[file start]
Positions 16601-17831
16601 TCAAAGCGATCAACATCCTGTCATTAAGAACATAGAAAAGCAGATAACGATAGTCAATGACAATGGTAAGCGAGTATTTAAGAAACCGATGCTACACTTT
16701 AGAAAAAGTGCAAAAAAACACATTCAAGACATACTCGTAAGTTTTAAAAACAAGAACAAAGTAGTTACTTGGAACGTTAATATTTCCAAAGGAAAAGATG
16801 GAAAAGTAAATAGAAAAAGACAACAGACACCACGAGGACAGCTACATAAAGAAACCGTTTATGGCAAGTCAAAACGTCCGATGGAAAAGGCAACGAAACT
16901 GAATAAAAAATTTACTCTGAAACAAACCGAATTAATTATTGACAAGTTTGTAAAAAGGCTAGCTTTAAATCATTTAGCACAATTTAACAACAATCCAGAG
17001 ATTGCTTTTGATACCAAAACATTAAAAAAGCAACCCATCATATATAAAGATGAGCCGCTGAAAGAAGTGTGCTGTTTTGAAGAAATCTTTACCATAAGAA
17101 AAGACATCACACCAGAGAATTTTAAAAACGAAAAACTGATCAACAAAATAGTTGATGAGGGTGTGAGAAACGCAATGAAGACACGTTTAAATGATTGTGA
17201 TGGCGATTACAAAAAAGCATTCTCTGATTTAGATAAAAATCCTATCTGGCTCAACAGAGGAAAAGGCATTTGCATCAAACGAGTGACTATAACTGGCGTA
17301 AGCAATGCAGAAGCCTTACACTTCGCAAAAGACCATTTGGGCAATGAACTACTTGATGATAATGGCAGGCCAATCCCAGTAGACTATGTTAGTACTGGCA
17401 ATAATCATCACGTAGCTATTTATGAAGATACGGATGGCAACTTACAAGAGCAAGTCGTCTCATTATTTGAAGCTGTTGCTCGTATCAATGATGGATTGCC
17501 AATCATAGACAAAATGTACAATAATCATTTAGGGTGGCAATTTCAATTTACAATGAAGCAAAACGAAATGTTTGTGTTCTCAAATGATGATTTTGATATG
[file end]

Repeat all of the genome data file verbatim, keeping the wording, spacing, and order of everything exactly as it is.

Positions 16601-17831
16601 TCAAAGCGATCAACATCCTGTCATTAAGAACATAGAAAAGCAGATAACGATAGTCAATGACAATGGTAAGCGAGTATTTAAGAAACCGATGCTACACTTT
16701 AGAAAAAGTGCAAAAAAACACATTCAAGACATACTCGTAAGTTTTAAAAACAAGAACAAAGTAGTTACTTGGAACGTTAATATTTCCAAAGGAAAAGATG
16801 GAAAAGTAAATAGAAAAAGACAACAGACACCACGAGGACAGCTACATAAAGAAACCGTTTATGGCAAGTCAAAACGTCCGATGGAAAAGGCAACGAAACT
16901 GAATAAAAAATTTACTCTGAAACAAACCGAATTAATTATTGACAAGTTTGTAAAAAGGCTAGCTTTAAATCATTTAGCACAATTTAACAACAATCCAGAG
17001 ATTGCTTTTGATACCAAAACATTAAAAAAGCAACCCATCATATATAAAGATGAGCCGCTGAAAGAAGTGTGCTGTTTTGAAGAAATCTTTACCATAAGAA
17101 AAGACATCACACCAGAGAATTTTAAAAACGAAAAACTGATCAACAAAATAGTTGATGAGGGTGTGAGAAACGCAATGAAGACACGTTTAAATGATTGTGA
17201 TGGCGATTACAAAAAAGCATTCTCTGATTTAGATAAAAATCCTATCTGGCTCAACAGAGGAAAAGGCATTTGCATCAAACGAGTGACTATAACTGGCGTA
17301 AGCAATGCAGAAGCCTTACACTTCGCAAAAGACCATTTGGGCAATGAACTACTTGATGATAATGGCAGGCCAATCCCAGTAGACTATGTTAGTACTGGCA
17401 ATAATCATCACGTAGCTATTTATGAAGATACGGATGGCAACTTACAAGAGCAAGTCGTCTCATTATTTGAAGCTGTTGCTCGTATCAATGATGGATTGCC
17501 AATCATAGACAAAATGTACAATAATCATTTAGGGTGGCAATTTCAATTTACAATGAAGCAAAACGAAATGTTTGTGTTCTCAAATGATGATTTTGATATG